HIV and fatty liver disease
This information about live health is available as a leaflet in PDF format.
Fatty liver disease involves a build up of fat in the liver. In most cases this can be mild and without symptoms. Greater fat changes increase the risk of serious complications.
- Fatty liver disease is linked to a range of other liver problems.
- It is very common in the general population and also affects one-third of HIV positive people.
- HIV is associated with more advanced fatty liver disease.
Fatty liver disease can sometimes be caused by high alcohol use.
This leaflet is mainly about non-alcoholic fatty liver disease (NAFLD).
What does the liver do?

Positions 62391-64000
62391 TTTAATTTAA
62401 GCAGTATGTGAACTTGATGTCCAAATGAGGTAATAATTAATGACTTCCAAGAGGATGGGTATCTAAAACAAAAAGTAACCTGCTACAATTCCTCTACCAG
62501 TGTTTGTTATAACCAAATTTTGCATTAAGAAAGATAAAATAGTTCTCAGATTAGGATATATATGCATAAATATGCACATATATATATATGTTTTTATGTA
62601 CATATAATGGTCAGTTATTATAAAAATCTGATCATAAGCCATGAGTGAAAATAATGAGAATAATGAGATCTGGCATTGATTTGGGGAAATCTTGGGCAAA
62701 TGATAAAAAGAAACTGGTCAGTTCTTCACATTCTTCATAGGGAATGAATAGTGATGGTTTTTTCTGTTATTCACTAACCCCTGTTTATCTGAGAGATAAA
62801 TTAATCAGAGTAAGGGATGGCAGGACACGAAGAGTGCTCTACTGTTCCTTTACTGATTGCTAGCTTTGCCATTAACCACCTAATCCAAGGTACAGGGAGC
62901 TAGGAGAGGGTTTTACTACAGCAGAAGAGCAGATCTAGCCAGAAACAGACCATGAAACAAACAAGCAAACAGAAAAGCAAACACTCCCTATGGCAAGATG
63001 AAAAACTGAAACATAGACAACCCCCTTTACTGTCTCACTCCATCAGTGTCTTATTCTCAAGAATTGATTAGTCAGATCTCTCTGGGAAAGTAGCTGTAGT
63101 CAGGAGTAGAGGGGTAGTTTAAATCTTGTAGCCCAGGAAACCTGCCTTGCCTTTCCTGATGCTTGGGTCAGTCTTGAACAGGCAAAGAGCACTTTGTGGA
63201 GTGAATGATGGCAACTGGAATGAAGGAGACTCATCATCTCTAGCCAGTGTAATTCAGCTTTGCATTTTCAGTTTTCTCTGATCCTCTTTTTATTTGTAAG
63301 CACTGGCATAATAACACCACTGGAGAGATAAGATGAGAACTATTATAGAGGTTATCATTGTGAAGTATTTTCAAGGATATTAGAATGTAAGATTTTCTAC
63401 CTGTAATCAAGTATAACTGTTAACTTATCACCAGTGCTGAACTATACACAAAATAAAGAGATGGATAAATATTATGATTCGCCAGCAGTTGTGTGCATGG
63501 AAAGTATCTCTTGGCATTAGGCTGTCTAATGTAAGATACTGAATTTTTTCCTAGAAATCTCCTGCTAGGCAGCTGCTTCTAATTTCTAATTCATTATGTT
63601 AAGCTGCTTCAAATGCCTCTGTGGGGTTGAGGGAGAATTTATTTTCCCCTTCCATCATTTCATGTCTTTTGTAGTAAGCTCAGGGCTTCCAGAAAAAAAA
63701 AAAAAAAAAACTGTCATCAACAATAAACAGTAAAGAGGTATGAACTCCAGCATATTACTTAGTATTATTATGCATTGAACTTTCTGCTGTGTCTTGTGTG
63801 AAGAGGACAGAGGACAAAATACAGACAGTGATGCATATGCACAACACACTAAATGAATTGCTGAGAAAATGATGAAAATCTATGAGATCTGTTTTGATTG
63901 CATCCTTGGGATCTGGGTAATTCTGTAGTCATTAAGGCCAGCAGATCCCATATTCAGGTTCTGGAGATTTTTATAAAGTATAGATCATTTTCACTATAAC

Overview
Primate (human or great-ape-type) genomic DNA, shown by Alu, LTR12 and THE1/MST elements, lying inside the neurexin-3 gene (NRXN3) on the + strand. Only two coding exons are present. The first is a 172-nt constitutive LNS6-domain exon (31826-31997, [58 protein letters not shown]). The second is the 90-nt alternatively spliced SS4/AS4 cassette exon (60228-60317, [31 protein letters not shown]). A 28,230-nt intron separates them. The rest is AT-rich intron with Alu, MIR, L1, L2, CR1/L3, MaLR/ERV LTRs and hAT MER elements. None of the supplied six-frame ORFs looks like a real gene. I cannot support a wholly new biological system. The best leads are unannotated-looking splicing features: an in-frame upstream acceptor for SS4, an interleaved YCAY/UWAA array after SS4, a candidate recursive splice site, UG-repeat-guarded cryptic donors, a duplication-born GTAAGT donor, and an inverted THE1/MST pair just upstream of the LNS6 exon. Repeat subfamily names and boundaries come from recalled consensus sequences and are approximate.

The liver is in the upper right hand side of the abdomen (above the stomach).
It stores fuel (glycogen), and makes cholesterol and proteins (including some that make the blood clot).
The liver also removes toxins from your body and produces bile to help digest fat.
What is non-alcoholic fatty liver disease (NAFLD)?
Fatty liver disease refers to a range of conditions that come from changes in the way fat is stored in your liver. Usually this means a build up of fat inside liver cells.
Although alcohol can be a cause of fatty liver, NAFLD refers to when alcohol is not involved.
Also, although being overweight is a common risk, many people with NAFLD can have a normal weight.
How common is NAFLD in HIV positive people?
Several studies have reported that around 1-in-3 HIV positive people have NAFLD (30%). This will mostly be mild-stage with most people not diagnosed.
This percentage is likely to increase as HIV positive people get older.